Objective: The objective of this research is to reduce passive side i.e., chassis side vibrations which arise due to engine operation. As the engine is primary source of vibrations at idle condition hence the study has been conducted at idle rpm considering the vehicle is stationary. This research focuses on the parameters that affect and reduce engine vibrations. Methodology/Results: To study the vibrations, an engine model is developed replicating the real engine in MSC Adams. To ensure reasonable vibrations are predicted by CAE, these engine vibrations are correlated with test data in time domain. The multibody dynamics approach is suited to correlate with actual test data at relatively lower frequencies (<100 Hz). The engine model used is 4 stroke 4 cylinder 1.4L diesel engine with 6 speed manual transmission. The MBS model consists of the engine block, pistons, connecting rods, crankshaft, engine mounts, fly wheel, piston pins, subframe and chassis. This study is conducted in two phases. The first phase consisting of rigid body modeling, in this phase the base model is generated in MSC Adams wherein all parts of model are modelled as rigid components (no component flexibility is included). The second phase includes flexible body modelling, while flexibility of various components is introduced in the MBS model. Flexible crank, engine block, suspension subframe and chassis are introduced in the MBS model using MNF’s (Modal Neutral File). Engine cylinder pressure versus crank angle is given as an input to the MBD model. The pressure creates forces which act on the piston and brake torque is generated about the crankshaft. The simulation engine RPM is replicated in such a way that it would match the test conditions. Further, mount acceleration results were correlated with test results in Adams Postprocessor. Further to the baseline simulation, an exhaustive sensitivity study is performed to find key parameters which influence passive-side engine vibrations. The MBS model was also used to predict forces on the chassis/engine mounts. Furthermore, these forces can be obtained in time and frequency domain as well which will be helpful for engine NVH studies. Limitations: This model can only be able to determine the forces at reliably low frequencies due to software limitations. It is difficult to predict the thermal losses of engine and how they are affecting the simulation results. New offering/Conclusions: This research focus on appropriate modelling technique to predict the mount loads and being able determine the sensitivity parameters to reduce the engine vibrations. The flexible body modeling is a good way in order to correlate the simulation result with actual test data. By using flexible body modelling way, the correlation percentage can be increases up to 90%. Hence, the predicted results can be helpful for the further CAE studies and can also be helpful for the further engine studies. This modeling technique can predict the mount loads up to second vibration order.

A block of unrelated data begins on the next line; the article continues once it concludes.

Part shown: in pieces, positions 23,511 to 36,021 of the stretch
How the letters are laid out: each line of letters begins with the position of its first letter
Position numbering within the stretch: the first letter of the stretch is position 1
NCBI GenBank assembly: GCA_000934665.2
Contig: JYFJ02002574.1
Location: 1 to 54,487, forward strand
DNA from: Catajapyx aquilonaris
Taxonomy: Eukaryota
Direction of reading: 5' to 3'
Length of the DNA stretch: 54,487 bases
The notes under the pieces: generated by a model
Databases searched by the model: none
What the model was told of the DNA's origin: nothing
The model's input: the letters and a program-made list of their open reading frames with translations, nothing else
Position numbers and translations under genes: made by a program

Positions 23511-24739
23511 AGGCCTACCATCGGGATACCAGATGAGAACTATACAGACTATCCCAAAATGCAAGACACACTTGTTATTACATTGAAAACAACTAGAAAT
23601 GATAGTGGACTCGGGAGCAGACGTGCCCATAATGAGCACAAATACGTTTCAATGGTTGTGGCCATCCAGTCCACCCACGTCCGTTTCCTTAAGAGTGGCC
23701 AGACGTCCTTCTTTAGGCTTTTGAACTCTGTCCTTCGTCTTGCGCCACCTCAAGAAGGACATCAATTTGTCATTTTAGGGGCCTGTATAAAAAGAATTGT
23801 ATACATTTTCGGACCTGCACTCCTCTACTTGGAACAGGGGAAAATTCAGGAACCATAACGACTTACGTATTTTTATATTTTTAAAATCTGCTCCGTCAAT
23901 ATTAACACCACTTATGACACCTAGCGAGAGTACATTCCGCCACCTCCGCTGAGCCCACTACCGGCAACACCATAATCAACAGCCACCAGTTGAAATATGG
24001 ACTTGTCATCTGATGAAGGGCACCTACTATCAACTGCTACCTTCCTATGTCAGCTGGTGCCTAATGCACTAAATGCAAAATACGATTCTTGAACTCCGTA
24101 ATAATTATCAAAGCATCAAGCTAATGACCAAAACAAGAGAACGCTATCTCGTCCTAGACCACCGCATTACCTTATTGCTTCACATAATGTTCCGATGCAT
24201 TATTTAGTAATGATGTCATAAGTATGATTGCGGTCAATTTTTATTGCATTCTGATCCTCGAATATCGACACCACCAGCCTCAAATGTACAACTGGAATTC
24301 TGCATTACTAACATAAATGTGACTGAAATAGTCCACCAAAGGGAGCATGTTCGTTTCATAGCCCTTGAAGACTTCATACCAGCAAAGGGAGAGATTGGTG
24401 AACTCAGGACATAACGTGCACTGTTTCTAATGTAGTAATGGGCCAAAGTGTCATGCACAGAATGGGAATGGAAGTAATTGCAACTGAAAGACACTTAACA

Mr. Mandar Shilimkar, Project Engineer, Applus IDIADA Automotive Technology India Pvt. Ltd.